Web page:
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AIBU to think it is still term time???

(32 Posts)
cola2019 Tue 23-Jun-20 20:43:33

I am a key worker and work 30 hrs a week I have a 12 and a 13 yr old and although my 12 yr uses the school provision for key worker children 3 days a week my daughter doesn't. She gets herself up works out her own working timetable and gets on with her work so well she works so hard and never complains about the work but I am never home to be with her. BUT most of her friends have stopped working at home now and parents have e mailed in saying they have given up now and that their children and them are enjoying the freedom of no school. A few of her friends parents have been furloughed a few don't work and one has resigned from her job to be at home with her children. Her friends are all meeting up and because very few parents are working they can be dropped off to meet in town mid morning but I work every day so can't do this. I feel so guilty because I have to work I could resign to be with them but I need the money. I feel so guilty going off to work every day when other children are being taken here there and everywhere. AIBU to think that it is still term time and not the school holidays or is it because I am just jealous of other parents not needing to work? I just think she is going to look back on this time in the future and think that I was too busy working to be able to spend time with her or take her here there and everywhere so she can see her friends!!

OP’s posts: |
user1494055864 Tue 23-Jun-20 21:03:42

If in England, then they should still be doing school work - especially at their age, it is important. My yr7 has another 4 and a bit weeks to go!!! Even then, she will be continuing a bit of learning over the summer holidays set by me, to catch up a bit, as I can't help her as I am working in my own school.

TimeWastingButFun Tue 23-Jun-20 21:06:26

It is still term time here, but my two are very much looking forward to the holidays and us not endlessly nagging them about work grin

iusedtobeabletorun Tue 23-Jun-20 21:07:19

It’s wind down time, to be honest.

We break up far too late.

TW2013 Tue 23-Jun-20 21:20:11

One of mine starts work at 7, sometimes earlier. She is finished by lunchtime, sometimes much earlier (think 9.30 was her record) and will socialise after that. With no form time, assembly, travel between lessons, disruptive classmates etc. lockdown learning is far more efficient. So it is still term time but that doesn't mean that I wouldn't drop her in town to meet friends. Can she be trusted to walk into town? They need a mixture of work and keeping contact with friends.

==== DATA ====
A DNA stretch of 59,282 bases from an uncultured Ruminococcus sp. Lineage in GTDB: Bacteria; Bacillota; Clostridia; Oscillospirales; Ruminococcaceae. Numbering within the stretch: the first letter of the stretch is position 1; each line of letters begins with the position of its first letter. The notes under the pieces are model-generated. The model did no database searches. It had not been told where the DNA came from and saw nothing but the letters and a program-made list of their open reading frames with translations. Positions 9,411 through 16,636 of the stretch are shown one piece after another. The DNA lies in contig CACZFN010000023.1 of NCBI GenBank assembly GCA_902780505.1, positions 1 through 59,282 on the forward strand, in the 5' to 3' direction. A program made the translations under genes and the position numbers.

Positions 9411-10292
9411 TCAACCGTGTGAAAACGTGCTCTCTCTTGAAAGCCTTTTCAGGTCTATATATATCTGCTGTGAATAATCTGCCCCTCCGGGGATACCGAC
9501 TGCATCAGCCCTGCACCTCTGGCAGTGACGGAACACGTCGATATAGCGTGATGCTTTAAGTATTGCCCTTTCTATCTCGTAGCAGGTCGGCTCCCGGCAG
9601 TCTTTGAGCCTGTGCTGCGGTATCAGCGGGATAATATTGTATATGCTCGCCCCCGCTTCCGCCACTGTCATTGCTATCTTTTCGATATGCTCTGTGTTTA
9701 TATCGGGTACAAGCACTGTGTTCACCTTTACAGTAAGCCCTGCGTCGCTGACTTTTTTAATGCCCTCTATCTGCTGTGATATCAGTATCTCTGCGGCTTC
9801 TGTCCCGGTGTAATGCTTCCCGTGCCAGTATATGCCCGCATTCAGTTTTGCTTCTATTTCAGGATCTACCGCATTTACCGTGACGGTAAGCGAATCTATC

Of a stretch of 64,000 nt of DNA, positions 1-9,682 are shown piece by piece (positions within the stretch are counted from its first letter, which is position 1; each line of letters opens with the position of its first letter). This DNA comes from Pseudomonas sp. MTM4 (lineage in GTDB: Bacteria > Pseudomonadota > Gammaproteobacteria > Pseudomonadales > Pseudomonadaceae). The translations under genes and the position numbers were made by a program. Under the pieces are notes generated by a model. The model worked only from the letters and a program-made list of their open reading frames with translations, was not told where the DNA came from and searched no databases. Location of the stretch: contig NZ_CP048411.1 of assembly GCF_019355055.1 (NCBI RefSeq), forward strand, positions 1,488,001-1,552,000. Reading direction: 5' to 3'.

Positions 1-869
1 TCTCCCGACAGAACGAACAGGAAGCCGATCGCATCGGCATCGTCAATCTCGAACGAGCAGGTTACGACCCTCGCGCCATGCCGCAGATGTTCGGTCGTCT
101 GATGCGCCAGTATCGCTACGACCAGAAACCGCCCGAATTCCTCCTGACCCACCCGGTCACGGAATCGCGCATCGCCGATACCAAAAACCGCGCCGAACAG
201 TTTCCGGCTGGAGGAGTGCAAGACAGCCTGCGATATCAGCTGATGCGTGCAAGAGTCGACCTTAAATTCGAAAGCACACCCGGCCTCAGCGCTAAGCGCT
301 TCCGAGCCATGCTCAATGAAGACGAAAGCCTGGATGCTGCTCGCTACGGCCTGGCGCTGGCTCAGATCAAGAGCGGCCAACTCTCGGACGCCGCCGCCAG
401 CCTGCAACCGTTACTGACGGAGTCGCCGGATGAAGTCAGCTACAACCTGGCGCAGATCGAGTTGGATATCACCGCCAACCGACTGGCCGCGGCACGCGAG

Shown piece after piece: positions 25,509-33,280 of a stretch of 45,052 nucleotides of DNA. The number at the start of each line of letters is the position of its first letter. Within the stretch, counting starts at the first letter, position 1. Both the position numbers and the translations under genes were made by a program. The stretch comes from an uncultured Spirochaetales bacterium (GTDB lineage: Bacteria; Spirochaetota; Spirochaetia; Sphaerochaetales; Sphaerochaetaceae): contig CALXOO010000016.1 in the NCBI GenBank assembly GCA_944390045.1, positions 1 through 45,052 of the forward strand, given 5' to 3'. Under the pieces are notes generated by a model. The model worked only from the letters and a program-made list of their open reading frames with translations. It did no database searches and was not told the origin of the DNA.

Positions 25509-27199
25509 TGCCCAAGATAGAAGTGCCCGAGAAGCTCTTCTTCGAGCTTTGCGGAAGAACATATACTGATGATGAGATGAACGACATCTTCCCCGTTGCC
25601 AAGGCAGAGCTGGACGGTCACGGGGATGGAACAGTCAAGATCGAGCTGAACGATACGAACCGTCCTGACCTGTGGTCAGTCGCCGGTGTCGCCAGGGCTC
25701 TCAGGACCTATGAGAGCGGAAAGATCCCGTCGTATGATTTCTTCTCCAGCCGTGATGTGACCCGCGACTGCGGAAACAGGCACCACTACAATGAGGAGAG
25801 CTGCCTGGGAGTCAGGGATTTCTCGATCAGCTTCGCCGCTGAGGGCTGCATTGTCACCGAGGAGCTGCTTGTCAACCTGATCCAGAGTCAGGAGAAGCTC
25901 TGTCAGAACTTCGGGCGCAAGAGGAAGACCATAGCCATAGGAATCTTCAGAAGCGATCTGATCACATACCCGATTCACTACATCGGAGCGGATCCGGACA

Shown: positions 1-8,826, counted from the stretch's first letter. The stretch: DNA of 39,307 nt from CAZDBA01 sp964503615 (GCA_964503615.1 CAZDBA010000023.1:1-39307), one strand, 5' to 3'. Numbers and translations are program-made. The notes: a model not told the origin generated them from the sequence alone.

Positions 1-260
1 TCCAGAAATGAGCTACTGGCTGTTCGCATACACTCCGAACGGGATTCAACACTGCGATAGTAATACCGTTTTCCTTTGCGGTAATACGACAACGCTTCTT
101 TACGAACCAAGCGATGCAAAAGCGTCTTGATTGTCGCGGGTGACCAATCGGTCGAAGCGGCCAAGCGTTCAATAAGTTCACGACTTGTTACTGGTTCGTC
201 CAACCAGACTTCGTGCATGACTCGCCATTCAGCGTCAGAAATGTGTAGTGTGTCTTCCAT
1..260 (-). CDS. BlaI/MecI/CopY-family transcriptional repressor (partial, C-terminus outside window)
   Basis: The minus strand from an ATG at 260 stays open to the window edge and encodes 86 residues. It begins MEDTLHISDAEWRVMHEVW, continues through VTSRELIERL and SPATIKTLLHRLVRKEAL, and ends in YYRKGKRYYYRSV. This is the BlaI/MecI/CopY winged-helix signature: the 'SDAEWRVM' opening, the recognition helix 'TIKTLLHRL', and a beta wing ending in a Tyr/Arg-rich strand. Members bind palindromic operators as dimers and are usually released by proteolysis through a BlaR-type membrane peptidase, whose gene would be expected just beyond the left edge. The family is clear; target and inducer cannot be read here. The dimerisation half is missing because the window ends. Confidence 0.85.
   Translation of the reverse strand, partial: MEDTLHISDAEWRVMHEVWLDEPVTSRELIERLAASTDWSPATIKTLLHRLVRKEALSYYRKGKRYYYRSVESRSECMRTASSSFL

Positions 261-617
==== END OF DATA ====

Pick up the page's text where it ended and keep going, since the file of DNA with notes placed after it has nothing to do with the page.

coronafiona Tue 23-Jun-20 21:31:53

I'm thinking I need to get them some stuff to catch up on over the holidays! They've done so little schooling really (although have done everything that's been set) my fear is they won't be ready for next year. Am I mean?!

Dragonglass Tue 23-Jun-20 21:47:40

We went to the beach yesterday. They are doing some school work but it doesn't have to be done between 9 and 3 every day.
They got fresh air, sunshine and exercise and they were happy, which is more important to me at the moment.

GinDaddyRedux Tue 23-Jun-20 21:50:14

They're a long time in school and work - a couple of weeks of wind-down in an unnatural moment in our national history is hardly going to destroy their futures.

Don't worry about what other people can and can't do.

Chocolatepeanuts Tue 23-Jun-20 21:56:24

Here in NI we're approaching our final week, definitely wind down time. Mine are doing minimal amounts this week and next, but it would be minimal in school also!(primary)

justkeepmovingon Tue 23-Jun-20 21:58:34

If it helps OP we are still working flat out, no beach trips and dropping off with friends. I run a business thats is slowly sinking and my DH has been full time throughout, and we feel bloody awful, we've literally had weekends to do any of the nice stuff, but our DS are bombarded with friends who's parents are off and furloughed or taking time out.

We will both have to be working flat out during the summer break as well, so for us the school work is keeping them busy, and summer break is going to be tough.

I think we are all just going to have to take this time and pop it into the "well that was a shot year" pile!

I'm just grateful we are all healthy.

Not that it helps you, but I just wanted to say you aren't alone.

justkeepmovingon Tue 23-Jun-20 21:59:21

*shit not shot!